As feminist prayer group Women of the Wall arrived at the Western Wall in Jerusalem Monday for a bat mitzvah ceremony and their monthly prayer service, they found their way blocked by crowds of dissenters.
The Women of the Wall have sparked extreme backlash in Israel for their petitions to change gendered restrictions at the Kotel, or Western Wall. They seek a space at the wall for women and men to pray together—currently, the Western Wall has only sex-segregated spaces. The group has also advocated for women’s right to read Torah at the Kotel.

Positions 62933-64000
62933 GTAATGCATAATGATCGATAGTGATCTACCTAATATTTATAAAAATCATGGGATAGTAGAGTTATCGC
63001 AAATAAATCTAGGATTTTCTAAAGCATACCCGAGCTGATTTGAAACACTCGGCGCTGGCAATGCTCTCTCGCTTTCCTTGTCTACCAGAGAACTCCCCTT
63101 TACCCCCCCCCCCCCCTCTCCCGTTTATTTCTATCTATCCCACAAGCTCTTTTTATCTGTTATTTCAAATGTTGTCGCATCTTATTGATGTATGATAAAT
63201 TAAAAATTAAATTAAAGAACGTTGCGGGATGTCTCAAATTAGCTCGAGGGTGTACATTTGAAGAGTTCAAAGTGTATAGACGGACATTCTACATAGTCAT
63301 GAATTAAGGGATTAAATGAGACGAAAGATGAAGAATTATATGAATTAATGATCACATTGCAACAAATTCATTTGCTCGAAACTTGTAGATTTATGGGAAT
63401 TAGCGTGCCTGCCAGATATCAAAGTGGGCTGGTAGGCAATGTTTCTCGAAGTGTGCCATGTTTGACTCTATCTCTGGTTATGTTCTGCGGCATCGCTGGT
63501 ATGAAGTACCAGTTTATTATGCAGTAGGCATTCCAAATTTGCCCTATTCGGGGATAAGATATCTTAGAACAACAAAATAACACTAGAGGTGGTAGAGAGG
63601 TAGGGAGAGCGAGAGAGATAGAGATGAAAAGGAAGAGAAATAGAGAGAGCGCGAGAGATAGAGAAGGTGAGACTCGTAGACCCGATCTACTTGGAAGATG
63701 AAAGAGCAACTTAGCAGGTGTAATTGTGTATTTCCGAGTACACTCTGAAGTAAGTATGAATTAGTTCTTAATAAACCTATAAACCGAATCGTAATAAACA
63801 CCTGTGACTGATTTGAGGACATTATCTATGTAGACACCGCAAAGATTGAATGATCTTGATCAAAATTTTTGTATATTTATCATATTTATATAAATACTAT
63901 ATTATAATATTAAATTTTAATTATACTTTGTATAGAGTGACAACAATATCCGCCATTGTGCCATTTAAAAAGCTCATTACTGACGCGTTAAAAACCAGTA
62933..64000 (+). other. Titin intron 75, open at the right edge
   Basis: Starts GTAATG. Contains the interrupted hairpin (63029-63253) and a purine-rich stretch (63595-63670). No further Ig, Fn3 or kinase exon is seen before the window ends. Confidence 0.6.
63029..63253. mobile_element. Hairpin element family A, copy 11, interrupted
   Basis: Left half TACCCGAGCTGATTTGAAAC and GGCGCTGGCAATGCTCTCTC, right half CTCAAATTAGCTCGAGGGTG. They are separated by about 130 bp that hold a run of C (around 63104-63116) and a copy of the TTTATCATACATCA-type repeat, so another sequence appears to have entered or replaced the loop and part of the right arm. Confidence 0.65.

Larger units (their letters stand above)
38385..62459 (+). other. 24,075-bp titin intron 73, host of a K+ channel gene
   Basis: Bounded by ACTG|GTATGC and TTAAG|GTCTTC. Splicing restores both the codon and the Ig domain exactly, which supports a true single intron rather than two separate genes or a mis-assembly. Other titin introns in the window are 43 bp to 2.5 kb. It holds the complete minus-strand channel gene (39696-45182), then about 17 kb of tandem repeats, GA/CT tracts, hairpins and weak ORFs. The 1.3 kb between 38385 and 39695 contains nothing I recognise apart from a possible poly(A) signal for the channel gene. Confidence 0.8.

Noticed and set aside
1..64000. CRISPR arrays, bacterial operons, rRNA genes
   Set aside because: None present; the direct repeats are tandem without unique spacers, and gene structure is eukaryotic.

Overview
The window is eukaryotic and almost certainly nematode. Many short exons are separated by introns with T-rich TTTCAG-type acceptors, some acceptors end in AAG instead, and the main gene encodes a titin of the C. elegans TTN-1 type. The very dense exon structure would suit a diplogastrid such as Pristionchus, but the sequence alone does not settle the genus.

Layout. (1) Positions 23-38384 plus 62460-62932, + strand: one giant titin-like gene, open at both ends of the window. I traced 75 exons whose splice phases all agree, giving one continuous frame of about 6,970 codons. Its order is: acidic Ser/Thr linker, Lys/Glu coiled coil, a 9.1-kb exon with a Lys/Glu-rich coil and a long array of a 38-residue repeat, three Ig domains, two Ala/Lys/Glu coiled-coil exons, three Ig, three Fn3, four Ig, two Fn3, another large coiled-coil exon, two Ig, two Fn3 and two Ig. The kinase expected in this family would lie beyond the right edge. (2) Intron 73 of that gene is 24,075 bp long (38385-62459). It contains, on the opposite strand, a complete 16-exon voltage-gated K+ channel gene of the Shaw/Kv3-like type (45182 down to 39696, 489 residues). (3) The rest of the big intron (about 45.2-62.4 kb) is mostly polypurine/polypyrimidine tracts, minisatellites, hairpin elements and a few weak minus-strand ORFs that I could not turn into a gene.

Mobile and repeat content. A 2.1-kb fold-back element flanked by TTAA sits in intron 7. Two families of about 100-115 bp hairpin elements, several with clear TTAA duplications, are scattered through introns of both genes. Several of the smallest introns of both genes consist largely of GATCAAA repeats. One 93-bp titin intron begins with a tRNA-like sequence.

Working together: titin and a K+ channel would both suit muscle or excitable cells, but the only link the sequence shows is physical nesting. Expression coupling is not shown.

This week, the Israeli government approved the creation of an egalitarian prayer space at the Western Wall, a remnant of Herod the Great’s expansion of the Second Jewish Temple considered to be the holiest Jewish site.
The decision follows years of contentious debate between Orthodox Jews—who do not permit mixed-gender prayer—and Conservative and Reform Jews, who have lobbied for their right to egalitarian prayer.
In 2013, the Israeli Supreme Court overturned a ban on women reading Torah and wearing prayer shawls at the Wall, which had previously been punishable by fine or...